Summary: God’s love toward us is unconditional.
God is gracious. What does that mean? That God has good manners? That He’s courteous? No. "God’s grace is His free and unmerited favor". Let’s examine that. God’s grace is "unmerited". It is undeserved. It is unearned. It is purely a gift. We receive good things from God, not in response to anything good we have done, but only because of His free choice to set His love on us. We aren’t accepted by God because we are worthy of his love. In fact, it’s just the opposite. God loves and accepts us in spite of our unworthiness.
Now, most Christians recognize that we cannot earn our salvation. We understand that forgiveness of sins and eternal life are not earned.
"For it is by grace you have been saved, through faith--and this not from yourselves, it is the gift of God-not by works, so that no one can boast." - Ephesians 2:8-9 (NIV)
Nothing we did, or could do, would ever merit salvation. But Jesus Christ did it for us. He lived a perfect, sinless life in our place. His death on the cross paid for our sins. It’s not something we could earn, it’s something we can only receive as a free gift through faith in Christ. That’s fundamental.
But what I want to focus on this morning is not our initial entry into the faith. What I want to focus on is our continued relationship with God.
· Let me ask you a question: How does God feel about you right now, today, this morning? What’s His attitude toward you? As you imagine Him looking down at you, what expression does He have on His face? Is he smiling? Frowning?
· Here’s the second question: Why? If God’s attitude toward you is positive; if He’s smiling, why is that? Is it because you came to church today? Because you put a check in the offering basket? Because you read the Bible this morning? Or, if you feel that God is frowning, why is that? Because you lied to your boss this week and called in sick? Because you can’t remember the last time you prayed? Because you yelled at the kids in the car on the way to church?
God’s love is unconditional
If you answered "yes" to any of these questions, if you feel that God’s attitude toward you is influenced by your behavior, then I have good news for you. God’s attitude toward you is positive. And His acceptance of you is not influenced at all by our behavior - good, bad, or indifferent. His love is unconditional.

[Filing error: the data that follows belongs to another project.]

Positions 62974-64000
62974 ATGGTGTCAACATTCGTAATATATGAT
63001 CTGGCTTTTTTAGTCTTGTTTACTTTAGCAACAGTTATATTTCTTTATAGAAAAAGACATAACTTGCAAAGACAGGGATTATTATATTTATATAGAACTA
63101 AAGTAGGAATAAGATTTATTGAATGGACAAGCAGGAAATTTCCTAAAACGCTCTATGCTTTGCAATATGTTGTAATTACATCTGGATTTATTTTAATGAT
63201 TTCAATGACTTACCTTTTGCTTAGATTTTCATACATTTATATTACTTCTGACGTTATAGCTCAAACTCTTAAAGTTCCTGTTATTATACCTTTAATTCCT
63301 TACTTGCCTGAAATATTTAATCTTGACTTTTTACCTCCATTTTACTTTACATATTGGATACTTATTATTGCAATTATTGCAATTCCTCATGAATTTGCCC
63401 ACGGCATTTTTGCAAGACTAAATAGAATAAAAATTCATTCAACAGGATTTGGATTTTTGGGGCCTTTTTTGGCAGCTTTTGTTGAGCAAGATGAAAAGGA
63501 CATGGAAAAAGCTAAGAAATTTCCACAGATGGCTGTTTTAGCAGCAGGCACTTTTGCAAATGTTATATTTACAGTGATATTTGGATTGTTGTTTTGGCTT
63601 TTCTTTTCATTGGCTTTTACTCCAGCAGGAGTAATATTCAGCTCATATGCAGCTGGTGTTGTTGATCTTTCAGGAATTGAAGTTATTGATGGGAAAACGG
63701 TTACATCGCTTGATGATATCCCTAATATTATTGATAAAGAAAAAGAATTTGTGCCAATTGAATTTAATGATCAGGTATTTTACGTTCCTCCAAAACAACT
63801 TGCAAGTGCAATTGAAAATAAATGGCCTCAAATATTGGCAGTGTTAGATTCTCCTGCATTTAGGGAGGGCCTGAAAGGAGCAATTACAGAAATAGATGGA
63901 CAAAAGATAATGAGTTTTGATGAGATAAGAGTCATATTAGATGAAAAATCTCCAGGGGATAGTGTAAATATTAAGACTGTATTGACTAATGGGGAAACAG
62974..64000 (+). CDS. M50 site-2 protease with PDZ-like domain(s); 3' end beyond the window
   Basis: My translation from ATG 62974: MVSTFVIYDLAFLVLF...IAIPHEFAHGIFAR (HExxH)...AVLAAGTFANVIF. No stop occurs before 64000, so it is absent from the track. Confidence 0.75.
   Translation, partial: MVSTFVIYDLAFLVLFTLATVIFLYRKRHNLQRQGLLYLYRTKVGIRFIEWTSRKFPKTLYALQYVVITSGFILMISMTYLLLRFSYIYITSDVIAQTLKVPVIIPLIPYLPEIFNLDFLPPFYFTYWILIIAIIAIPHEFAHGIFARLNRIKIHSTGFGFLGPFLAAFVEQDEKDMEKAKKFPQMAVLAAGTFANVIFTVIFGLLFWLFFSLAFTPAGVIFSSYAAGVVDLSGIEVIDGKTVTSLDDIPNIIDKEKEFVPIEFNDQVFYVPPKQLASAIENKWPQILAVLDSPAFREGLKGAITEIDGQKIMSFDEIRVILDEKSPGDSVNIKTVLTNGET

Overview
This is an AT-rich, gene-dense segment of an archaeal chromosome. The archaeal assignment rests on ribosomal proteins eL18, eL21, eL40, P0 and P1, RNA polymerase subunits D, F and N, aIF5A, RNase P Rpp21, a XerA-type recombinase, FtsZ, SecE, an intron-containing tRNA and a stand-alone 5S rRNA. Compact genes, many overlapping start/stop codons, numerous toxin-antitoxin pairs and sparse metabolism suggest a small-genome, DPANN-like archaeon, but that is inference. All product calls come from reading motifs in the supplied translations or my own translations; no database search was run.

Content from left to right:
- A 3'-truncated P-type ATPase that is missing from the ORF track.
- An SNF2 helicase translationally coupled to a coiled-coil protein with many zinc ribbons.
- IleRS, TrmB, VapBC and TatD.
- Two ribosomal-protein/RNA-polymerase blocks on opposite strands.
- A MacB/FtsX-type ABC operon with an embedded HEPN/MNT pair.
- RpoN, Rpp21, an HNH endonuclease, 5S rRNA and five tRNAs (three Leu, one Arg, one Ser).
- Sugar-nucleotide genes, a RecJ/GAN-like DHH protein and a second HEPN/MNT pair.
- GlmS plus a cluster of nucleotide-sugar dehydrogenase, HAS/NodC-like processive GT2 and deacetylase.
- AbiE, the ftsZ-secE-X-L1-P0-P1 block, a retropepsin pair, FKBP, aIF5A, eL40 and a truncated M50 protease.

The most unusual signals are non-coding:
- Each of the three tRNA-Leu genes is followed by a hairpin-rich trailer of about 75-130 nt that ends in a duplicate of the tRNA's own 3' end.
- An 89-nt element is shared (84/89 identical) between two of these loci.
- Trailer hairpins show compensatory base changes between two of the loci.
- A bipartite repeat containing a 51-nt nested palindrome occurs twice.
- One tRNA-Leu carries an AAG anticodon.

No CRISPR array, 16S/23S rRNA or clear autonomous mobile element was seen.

Is that a surprise to you? It shouldn’t be. We freely acknowledge that God’s love is unconditional when we’re talking about how someone first comes to faith. We understand that good behavior doesn’t help, because no one is good enough to earn salvation. And we understand that bad behavior doesn’t matter, because Christ’s sacrifice on the cross was sufficient to cover any sin, no matter how sinful. But somehow, when it comes to our relationship with God after conversion, we live as if the rules have changed. Many Christians live as though God’s love, and approval on a day-by-day basis depends on how good they are, how religious they are, how well they keep the rules. They live as if God’s initial acceptance of them was by grace, but that his continued acceptance of them has to be earned. Friends, this is absolutely false. God’s goodness toward us is just as much a gift every day of our lives after we come to faith as it is on the day when we first believe.
"You foolish Galatians! . . . I would like to learn just one thing from you: Did you receive the Spirit by observing the law, or by believing what you heard? Are you so foolish? After beginning with the Spirit, are you now trying to attain your goal by human effort?" - Galatians 3:1-3 (NIV)
God’s attitude toward you does not fluctuate on an hourly basis, depending on how you are behaving at that particular moment. His love for you does not increase or decrease according to how much time you spend in prayer or how much you read the Bible. He doesn’t love you more when you are good, or less when you are bad. His approval, and affection, and love are constant. Why? Because they are based on Christ’s merit, not yours. God’s love, every day of your life, is a gift; it doesn’t depend on you being worthy to receive it.
We have a hard time accepting God’s unconditional love
We have a hard time with this idea. Deep down we still suspect that God likes us more when we are good. Why is this? Well, one reason is that every other relationship we are familiar with works that way. Husbands, wives, parents, children, friends, church members - we love one another imperfectly. People being what they are, there is usually a very clear connection between how we treat someone, and how that person feels about us.